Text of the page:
Major and Minor Requirements
- Major Requirements: Geology Track
- Declaring a Major or Minor in Geological Sciences
- Minor Requirements
- Departmental Honors Program
- Course Schedule: FAS Geology Track
- Course Schedule: Cook Geology Track
- Recent Independent Study and Honors Projects
- Field Requirement
- Undergraduate Honors
In addition to the core courses listed below, students are encouraged to take additional courses in geology, mathematics, computer science, statistics, and the physical and biological sciences. Students planning professional careers in geology-including graduate study-should take at least two additional courses in mathematics beyond the requirements listed below and would benefit from a minor in mathematics, physics, chemistry, or biology. A faculty adviser-assigned by the departmental office at the time the student declares the major-recommends elective courses that best suit the student's career options.
- 01:160:161-162 General Chemistry (4,4)
- 01:160:171 Introduction to Experimentation (1)
- 01:460:101 Introductory Geology: Physical (3)
- 01:460:103 Introductory Geology Laboratory (1)
- 01:460:102 Introductory Geology: Historical (3)
- 01:640:CALC1-CALC2 Calculus (4,4)
- 01:750:203-204 General Physics (3,3)
- 01:750:205-206 General Physics Laboratory (1,1)
Geology Core Courses
- 01:460:301 Mineralogy (4)
- 01:460:302 Petrology (4)
- 01:460:303 Paleontology (4)
- 01:460:307 Structural Geology (4)
- 01:460:340 Sedimentology (4)
- 01:460:341 Stratigraphy (4)
- 01:460:410 Field Geology (3) or equivalent (see Field Requirement)
- 01:460:412 Introduction to Geophysics (4)
The minor in geology requires completion of 01:460:101 Introductory Geology and 01:460:103 Introductory Geology Laboratory plus five additional geology courses, of which at least two must be at the 300-400 level.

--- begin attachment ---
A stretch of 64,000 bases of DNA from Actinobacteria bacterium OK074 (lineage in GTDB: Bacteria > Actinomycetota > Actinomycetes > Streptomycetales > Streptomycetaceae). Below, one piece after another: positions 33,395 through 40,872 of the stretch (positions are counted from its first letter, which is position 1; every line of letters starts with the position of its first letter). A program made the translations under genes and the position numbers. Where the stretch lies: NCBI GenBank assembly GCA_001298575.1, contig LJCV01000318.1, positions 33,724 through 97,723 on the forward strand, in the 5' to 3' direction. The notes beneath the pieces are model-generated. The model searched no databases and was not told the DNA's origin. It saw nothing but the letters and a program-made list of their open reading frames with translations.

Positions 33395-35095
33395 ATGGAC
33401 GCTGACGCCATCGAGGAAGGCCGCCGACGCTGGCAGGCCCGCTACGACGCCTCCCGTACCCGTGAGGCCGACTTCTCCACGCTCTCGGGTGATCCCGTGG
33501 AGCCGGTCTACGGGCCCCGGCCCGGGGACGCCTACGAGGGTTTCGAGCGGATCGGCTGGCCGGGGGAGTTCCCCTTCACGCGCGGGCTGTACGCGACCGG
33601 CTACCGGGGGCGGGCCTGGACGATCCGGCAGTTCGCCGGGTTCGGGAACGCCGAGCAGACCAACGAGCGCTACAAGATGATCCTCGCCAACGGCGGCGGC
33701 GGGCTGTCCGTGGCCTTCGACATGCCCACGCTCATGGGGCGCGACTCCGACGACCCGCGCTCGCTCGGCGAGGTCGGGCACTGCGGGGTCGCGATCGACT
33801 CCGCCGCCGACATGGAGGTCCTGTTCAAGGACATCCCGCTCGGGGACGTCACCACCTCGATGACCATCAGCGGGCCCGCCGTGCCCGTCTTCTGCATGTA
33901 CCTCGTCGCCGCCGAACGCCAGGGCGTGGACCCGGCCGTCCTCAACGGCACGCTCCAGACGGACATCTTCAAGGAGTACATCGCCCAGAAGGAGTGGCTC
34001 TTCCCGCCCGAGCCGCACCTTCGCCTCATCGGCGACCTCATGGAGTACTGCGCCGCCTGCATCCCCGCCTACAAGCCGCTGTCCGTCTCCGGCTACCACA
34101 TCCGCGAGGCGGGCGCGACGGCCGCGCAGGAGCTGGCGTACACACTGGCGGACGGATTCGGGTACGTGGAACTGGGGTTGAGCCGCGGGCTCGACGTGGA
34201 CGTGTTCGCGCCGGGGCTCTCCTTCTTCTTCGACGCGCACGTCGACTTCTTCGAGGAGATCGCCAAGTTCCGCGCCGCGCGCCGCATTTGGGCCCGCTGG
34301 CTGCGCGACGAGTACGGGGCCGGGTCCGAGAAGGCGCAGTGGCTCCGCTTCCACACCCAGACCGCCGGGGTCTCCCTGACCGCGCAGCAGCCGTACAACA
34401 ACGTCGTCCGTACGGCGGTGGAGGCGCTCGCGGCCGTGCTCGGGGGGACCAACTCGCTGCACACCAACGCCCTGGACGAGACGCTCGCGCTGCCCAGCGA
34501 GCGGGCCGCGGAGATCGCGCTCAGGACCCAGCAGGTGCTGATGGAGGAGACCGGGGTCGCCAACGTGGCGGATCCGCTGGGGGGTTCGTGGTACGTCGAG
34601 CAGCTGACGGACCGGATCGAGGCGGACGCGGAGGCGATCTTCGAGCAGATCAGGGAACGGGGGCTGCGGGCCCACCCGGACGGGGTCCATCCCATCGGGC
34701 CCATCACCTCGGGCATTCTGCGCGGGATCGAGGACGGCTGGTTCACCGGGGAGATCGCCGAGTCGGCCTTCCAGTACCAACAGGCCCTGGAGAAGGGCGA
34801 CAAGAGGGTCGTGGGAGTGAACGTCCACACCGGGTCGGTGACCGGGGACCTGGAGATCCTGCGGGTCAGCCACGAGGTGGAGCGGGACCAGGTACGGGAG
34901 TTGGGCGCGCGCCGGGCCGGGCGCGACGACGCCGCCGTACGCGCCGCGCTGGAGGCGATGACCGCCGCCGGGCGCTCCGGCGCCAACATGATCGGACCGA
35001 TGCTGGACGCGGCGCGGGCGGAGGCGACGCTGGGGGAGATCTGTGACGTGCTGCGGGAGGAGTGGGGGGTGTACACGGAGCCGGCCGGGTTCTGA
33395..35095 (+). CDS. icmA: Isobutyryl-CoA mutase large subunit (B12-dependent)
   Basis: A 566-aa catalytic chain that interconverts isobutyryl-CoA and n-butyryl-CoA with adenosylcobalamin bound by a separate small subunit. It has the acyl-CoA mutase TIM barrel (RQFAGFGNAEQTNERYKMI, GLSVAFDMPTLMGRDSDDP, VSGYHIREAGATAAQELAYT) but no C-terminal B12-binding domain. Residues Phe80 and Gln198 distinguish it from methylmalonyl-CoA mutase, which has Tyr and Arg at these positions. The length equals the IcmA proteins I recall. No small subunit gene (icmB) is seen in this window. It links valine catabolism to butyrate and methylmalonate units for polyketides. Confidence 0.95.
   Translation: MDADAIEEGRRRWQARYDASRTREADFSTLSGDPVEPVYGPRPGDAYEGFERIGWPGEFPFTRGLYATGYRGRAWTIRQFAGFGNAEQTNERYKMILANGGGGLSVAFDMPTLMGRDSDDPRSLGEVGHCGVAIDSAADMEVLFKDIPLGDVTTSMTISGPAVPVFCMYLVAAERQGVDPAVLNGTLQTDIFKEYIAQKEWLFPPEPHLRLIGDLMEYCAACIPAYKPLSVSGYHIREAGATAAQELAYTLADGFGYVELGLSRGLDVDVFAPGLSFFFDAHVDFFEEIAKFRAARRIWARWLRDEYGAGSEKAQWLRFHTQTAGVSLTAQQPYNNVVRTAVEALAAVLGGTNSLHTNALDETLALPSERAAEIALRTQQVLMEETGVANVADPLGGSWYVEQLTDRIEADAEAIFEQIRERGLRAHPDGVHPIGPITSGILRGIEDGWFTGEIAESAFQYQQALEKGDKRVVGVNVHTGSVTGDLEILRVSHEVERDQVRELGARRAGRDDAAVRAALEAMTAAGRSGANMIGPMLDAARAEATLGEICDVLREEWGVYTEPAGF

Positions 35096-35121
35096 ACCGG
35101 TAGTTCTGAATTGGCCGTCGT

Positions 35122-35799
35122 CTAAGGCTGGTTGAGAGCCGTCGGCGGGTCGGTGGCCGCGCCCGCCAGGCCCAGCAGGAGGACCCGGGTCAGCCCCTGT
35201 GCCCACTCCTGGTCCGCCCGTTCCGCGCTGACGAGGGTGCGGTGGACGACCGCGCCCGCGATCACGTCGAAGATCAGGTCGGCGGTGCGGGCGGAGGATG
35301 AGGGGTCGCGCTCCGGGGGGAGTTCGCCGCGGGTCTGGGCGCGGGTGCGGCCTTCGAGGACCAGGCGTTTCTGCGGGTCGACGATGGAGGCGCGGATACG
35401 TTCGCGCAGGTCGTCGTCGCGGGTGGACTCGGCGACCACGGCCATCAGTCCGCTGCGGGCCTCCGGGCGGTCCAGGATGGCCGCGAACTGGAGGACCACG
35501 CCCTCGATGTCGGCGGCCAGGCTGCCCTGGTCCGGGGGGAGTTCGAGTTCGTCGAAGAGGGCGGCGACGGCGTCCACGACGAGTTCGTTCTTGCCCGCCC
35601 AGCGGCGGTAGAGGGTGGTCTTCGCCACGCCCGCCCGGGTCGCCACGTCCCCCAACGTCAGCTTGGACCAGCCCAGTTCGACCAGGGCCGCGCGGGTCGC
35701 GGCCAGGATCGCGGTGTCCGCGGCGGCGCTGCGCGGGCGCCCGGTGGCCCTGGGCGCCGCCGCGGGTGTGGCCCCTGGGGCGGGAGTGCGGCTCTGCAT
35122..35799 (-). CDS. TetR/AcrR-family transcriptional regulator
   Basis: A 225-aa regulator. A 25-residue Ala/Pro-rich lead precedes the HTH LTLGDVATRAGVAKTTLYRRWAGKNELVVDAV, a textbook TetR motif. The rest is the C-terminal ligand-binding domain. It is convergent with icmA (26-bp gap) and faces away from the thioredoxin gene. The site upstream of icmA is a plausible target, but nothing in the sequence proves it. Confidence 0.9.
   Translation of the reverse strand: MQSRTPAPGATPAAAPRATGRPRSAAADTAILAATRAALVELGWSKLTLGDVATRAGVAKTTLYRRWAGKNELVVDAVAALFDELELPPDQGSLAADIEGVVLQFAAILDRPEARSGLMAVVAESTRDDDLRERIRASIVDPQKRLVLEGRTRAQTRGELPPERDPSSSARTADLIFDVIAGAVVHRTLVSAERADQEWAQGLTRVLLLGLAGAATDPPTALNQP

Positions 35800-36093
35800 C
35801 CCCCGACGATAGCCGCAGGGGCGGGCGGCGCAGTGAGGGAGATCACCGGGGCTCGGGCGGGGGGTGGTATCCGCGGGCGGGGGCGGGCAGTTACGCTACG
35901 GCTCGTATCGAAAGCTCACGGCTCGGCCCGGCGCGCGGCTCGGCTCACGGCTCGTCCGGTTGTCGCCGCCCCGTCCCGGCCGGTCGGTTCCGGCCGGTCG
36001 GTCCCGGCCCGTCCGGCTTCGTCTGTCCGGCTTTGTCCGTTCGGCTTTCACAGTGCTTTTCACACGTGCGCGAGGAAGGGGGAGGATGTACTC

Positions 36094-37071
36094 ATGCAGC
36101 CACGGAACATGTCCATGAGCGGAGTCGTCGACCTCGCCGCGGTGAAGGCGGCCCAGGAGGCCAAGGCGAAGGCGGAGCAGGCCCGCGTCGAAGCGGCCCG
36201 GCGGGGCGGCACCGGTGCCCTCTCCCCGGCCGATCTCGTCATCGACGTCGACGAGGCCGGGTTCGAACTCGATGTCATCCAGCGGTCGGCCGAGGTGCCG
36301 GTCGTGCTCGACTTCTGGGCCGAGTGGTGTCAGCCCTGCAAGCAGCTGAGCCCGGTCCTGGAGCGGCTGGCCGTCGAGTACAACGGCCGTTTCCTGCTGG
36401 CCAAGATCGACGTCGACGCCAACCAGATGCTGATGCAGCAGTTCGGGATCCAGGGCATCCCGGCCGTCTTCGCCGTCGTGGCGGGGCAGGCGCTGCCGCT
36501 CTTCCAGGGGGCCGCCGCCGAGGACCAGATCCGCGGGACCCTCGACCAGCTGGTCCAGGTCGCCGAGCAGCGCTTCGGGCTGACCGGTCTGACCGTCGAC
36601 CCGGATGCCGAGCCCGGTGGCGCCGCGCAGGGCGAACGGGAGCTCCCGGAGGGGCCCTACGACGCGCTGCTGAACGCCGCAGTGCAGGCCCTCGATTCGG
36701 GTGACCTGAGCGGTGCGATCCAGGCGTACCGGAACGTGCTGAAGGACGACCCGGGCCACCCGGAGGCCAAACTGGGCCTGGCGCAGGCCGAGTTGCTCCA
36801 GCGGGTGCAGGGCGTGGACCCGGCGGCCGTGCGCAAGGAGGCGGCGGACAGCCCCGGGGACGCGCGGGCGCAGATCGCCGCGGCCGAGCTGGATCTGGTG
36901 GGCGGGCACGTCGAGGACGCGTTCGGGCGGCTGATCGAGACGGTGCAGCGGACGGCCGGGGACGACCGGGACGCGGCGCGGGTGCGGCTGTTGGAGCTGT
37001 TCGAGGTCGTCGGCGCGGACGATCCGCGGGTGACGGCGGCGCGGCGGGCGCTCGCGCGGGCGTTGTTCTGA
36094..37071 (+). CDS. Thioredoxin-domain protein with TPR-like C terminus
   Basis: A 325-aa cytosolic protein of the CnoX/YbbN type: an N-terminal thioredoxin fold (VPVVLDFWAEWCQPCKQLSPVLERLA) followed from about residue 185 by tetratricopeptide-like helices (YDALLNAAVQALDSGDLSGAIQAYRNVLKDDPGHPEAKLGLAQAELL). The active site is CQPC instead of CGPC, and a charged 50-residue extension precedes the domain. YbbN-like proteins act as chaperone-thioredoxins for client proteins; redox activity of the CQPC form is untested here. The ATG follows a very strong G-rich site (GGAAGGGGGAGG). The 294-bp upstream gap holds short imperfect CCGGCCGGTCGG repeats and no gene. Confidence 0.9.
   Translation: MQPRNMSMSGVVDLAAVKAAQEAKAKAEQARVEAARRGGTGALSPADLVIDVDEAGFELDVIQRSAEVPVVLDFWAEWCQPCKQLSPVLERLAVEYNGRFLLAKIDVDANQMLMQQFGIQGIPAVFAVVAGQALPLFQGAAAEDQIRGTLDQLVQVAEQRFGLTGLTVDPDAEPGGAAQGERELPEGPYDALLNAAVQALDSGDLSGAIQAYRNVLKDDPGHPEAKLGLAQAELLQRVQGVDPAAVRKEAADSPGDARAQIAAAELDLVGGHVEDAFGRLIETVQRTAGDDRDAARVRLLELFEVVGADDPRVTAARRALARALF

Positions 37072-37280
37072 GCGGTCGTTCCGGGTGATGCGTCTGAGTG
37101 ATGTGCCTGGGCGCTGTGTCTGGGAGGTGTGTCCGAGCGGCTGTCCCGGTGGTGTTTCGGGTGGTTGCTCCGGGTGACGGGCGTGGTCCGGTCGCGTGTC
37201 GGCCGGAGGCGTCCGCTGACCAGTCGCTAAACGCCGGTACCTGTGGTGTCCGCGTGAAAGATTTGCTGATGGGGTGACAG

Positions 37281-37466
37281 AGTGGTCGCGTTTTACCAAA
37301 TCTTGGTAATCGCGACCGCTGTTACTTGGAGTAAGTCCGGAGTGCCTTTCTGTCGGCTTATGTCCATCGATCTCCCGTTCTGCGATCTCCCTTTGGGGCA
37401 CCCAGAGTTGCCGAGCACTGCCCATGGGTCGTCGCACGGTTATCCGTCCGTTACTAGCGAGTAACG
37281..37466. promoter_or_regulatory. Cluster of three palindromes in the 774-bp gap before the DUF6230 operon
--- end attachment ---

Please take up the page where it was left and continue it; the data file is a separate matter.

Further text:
Students may be admitted to candidacy for honors in geology if they make written application to the department chairperson before May 1 of their junior year. To qualify, a student must have a minimum overall cumulative grade-point average of 3.0 and a minimum grade-point average in major courses of 3.4. In addition, the student must have completed all geology core courses except 01:460:410 and 412. Honors students must successfully complete at least two additional 3-credit courses in geology (at the 400 level) and/or in the allied sciences as well as 01:460:495,496 Honors in Geology. In consultation with a faculty adviser, students choose an honors research project for which they write an honors paper and demonstrate their competence in a comprehensive examination. Examples of independent study projects and honors projects are given below.
First and Second Years
Complete the Foundation Courses: Introductory Geology with Lab, Calculus I and II, General Chemistry I and II, General Physics I and II.
Third Year, Fall Term
Third Year, Spring Term
- Structural Geology